Category: Business News
In this second article of our three-part series on outbound investment screening, we explore the outbound investment screening proposals from both the United States and the European Union and their future effects on Nordic companies.
Turning our attention first to the US outbound investment screening, we find that the US has adopted a relatively narrow strategy, often referred to as the “small yard, high fence” approach. The new Executive Order outlining the restrictions was issued in August 2023, and focuses on investments in specific technologies and sectors essential for “national security.”
With the concurrently issued guidance on the future regulations, we know that the three key technological categories in focus include semiconductors, quantum information technologies and artificial intelligence systems but the full scope of the regulation could have a pronounced effect on all firms that transact in or facilitate the transfer of knowledge related to these technologies.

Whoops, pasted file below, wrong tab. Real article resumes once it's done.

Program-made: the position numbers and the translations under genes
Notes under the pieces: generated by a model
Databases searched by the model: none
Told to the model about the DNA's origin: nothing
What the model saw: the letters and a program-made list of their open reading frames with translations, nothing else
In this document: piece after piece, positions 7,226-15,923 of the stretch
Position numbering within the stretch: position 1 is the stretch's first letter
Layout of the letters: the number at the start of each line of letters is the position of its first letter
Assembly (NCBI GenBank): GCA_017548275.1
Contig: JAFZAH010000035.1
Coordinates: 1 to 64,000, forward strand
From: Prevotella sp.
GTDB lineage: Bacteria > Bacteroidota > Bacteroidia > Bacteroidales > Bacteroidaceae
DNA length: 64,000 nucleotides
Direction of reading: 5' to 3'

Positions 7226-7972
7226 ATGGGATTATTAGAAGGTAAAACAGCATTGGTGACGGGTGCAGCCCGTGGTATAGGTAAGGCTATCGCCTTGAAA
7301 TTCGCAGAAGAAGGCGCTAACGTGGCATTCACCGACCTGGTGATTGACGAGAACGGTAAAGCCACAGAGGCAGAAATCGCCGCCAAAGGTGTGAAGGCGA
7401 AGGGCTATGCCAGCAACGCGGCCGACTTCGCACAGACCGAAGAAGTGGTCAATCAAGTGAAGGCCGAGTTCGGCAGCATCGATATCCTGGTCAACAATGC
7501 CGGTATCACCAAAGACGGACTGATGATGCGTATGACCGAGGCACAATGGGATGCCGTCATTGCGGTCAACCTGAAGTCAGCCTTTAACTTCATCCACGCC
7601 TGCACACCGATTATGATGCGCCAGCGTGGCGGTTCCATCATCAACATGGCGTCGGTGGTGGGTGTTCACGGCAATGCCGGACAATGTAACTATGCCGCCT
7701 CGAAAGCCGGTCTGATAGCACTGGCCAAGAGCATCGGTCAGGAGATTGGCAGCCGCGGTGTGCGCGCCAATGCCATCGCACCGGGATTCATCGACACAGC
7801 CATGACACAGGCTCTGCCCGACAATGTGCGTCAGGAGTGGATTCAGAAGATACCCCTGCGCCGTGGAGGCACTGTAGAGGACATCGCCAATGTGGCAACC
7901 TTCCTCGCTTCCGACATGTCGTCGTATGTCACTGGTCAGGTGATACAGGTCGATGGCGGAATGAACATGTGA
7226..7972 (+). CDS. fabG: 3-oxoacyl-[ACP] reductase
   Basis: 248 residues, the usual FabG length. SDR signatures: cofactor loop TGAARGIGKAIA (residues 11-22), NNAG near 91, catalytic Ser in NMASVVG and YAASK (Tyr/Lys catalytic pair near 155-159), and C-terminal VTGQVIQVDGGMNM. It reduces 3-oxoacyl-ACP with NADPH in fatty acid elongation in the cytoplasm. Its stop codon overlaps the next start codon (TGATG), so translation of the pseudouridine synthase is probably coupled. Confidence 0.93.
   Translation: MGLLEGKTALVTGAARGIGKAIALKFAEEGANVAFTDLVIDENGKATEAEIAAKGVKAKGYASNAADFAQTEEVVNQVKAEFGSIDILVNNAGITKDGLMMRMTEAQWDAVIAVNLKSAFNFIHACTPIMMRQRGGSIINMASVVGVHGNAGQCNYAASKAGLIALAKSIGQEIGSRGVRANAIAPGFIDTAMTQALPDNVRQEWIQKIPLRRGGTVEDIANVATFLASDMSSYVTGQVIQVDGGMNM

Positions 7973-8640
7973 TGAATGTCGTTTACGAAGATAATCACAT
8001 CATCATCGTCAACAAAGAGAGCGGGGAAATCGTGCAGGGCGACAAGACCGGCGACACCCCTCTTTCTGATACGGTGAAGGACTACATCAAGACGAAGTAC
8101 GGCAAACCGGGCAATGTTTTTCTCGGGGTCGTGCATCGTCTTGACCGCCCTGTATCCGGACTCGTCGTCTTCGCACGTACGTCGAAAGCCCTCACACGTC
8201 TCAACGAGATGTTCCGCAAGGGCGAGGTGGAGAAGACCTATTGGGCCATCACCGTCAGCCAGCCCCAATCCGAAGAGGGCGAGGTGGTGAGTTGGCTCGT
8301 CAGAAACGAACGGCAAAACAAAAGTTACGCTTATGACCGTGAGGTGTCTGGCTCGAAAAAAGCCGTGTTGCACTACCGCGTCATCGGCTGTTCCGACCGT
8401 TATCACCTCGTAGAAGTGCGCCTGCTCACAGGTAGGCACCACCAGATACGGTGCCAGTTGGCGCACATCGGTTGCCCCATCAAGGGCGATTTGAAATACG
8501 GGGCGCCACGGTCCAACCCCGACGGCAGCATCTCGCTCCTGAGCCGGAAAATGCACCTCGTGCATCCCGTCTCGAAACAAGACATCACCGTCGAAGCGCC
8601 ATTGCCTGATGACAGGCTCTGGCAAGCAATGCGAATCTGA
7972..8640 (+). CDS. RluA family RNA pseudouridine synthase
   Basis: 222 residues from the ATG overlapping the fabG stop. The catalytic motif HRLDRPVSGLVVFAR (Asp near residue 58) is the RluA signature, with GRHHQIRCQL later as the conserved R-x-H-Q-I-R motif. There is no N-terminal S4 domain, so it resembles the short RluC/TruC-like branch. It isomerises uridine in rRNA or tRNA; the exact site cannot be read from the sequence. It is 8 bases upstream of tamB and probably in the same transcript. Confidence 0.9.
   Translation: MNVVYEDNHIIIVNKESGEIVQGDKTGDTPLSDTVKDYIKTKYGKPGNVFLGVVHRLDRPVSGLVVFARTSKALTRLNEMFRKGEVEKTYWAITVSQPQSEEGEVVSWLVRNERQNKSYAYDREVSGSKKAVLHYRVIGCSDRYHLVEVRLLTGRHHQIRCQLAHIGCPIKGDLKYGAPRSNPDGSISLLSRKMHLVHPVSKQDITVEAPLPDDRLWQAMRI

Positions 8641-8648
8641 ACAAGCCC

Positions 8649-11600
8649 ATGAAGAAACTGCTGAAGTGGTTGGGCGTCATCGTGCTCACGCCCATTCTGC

The regulation intends to cover companies owned or located in “countries of concern” (currently only specified as China, including Macau and Hong Kong) and will cover a broad swath of securities such as debt, equity, joint ventures, and greenfield investments. It is important for us in the Nordics to appreciate that the scope of these restrictions is global, as it applies to all U.S. individuals and companies, including foreign branches, and targets investments anywhere in the world that are owned by nationals of the “countries of concern.”
Read full article here.
Source: Sanctions Advisory